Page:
An Avenues boy shot twice by police last week had no intention of shooting the officer, the teen's attorney said Monday.
But the family of the 15-year-old understands why the shooting occurred and holds no malice against the officer, said attorney Brad Rich.Wednesday, Salt Lake police officer Bryan Johnson shot Christopher Calderon after Johnson confronted the boy and two other teens returning to a suspicious vehicle parked near 910 E. Harvard Ave. Police said the three had been burglarizing vehicles.
The 6-foot-4-inch, 240-pound teen pulled out a gun stolen just hours earlier and held it to his own head. He belligerently told officers he wouldn't drop the weapon, said Lt. Jim Bell. He was shot in the chest and abdomen after he allegedly lowered the gun toward Johnson.
Investigators said they later received other indications the boy may be suicidal.
"My assessment is the kid desperately needs help," Rich said Monday. "I think he needs psychological help. I think he's a very troubled young man."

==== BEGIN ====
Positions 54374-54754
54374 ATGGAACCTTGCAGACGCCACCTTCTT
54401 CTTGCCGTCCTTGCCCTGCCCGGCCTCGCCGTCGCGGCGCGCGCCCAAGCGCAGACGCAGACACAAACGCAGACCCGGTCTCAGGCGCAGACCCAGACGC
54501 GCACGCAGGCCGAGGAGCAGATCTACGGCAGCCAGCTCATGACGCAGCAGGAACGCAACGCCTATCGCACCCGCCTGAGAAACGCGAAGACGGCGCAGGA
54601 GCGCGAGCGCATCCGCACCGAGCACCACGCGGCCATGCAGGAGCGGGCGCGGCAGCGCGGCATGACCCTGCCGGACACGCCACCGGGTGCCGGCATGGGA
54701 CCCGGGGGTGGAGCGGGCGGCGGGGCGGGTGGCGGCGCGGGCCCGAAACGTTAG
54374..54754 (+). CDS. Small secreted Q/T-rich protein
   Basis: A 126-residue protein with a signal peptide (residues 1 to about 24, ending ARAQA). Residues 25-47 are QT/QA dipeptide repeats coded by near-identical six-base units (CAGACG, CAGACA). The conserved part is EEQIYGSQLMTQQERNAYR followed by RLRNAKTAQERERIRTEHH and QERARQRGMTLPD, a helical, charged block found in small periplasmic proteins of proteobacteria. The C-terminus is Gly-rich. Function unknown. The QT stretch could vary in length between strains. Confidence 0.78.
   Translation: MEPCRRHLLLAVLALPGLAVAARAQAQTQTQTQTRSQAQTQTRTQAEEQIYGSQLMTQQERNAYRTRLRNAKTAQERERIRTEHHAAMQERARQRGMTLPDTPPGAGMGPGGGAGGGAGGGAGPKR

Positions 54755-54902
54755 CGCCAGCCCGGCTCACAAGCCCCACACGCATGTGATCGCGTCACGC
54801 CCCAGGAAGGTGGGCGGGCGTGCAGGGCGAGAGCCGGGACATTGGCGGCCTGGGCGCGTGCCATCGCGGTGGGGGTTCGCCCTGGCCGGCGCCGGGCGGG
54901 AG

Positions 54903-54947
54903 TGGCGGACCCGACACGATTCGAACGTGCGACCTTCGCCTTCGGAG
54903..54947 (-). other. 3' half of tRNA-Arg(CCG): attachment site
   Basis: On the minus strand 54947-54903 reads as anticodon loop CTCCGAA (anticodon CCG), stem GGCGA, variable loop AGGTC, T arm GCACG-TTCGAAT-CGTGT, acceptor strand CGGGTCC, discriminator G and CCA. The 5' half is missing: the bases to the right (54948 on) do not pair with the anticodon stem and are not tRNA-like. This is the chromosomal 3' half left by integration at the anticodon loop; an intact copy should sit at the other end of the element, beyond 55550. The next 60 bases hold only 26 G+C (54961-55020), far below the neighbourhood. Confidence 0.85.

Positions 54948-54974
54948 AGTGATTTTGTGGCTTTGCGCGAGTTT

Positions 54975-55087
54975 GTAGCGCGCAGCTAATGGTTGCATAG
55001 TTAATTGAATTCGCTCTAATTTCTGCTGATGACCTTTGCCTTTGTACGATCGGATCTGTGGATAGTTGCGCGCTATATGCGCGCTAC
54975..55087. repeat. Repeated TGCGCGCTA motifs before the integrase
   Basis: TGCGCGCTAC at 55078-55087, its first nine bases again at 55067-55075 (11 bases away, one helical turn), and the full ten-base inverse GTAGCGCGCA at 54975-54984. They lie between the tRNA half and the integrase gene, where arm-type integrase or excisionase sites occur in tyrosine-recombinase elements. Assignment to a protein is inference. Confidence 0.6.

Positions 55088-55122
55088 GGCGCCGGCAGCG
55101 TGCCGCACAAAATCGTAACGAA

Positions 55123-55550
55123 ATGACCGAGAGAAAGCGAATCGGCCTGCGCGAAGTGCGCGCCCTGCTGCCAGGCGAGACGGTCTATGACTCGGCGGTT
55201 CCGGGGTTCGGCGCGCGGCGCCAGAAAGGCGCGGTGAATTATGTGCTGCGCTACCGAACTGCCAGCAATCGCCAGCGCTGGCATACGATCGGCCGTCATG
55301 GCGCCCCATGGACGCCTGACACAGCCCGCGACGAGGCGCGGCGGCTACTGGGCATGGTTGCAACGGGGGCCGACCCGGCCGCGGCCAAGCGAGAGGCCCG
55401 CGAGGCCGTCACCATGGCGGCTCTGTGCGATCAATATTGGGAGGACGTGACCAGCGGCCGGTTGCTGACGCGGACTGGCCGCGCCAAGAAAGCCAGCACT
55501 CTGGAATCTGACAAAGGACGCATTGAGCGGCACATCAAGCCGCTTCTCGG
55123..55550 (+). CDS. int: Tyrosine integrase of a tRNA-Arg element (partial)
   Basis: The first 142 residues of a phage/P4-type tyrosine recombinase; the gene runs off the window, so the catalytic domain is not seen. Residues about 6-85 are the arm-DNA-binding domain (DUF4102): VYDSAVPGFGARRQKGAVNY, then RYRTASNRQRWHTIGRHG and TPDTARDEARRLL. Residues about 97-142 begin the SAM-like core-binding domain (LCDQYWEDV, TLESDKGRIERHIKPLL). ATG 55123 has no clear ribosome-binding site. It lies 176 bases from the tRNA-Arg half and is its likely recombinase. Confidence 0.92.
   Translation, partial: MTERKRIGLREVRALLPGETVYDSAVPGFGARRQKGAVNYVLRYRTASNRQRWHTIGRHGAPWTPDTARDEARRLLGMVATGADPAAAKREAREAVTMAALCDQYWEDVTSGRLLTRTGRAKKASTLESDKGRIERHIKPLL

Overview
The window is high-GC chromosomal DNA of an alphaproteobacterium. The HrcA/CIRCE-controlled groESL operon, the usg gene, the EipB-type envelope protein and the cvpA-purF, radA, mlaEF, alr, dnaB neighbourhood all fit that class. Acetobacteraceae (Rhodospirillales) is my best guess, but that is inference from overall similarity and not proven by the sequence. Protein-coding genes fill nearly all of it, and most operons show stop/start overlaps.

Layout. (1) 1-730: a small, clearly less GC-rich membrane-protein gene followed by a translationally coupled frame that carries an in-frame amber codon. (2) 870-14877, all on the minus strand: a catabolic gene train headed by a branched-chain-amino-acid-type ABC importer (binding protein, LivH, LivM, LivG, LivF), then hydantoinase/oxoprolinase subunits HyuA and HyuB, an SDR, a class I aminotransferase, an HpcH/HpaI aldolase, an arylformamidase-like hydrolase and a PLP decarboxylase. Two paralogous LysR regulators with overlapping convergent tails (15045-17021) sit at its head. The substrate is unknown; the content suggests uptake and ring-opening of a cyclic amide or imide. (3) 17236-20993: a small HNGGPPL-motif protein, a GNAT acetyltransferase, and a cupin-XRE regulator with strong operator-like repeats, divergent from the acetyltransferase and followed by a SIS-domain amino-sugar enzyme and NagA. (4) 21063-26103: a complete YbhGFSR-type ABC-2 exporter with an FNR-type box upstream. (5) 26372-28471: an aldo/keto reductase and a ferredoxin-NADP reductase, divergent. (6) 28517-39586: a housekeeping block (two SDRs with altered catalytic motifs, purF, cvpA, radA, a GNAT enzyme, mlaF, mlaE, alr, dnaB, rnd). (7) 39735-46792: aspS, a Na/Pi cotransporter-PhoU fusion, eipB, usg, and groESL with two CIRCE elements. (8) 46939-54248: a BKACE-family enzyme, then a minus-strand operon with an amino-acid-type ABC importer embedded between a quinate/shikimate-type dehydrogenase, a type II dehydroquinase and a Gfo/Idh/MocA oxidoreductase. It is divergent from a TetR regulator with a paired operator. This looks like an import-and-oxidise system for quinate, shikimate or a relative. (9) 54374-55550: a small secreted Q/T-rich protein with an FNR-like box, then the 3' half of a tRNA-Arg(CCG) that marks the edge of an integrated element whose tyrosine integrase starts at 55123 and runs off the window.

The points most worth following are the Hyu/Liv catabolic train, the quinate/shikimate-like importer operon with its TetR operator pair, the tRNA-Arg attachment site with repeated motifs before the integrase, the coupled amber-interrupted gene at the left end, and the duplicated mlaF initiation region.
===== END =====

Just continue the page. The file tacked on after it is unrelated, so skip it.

The attorney said he is convinced that Calderon had no intent to endanger anyone but himself that morning. "I don't believe that he ever intended to shoot the police officer," Rich said.
While the attorney said there is likely "no question" about whether the shooting was justified under the unusual circumstances, he questions "how he got to that stage without significant societal resources."
"A kid who finds himself in that position . . . (with a) gun facing down police is almost way past the boundary where something should be done," Rich said. "I'm just grateful to have the kid alive."
The Salt Lake County attorney's office is expected to determine later this week whether the shooting was justified.
Calderon was listed in satisfactory condition Monday at LDS Hospital. Rich said no major organs were damaged in the shooting, and the boy is expected to fully recover.
Detectives plan to question Calderon Tuesday and plan to discuss the possibility of filing criminal charges against him on Wednesday. If he is charged, it will likely be in juvenile court.
"This is not one of those cases where we're going to try to hide what we're up to," said Rich. His client plans to cooperate with police and prosecutors and "make peace and move beyond and try to put his life together."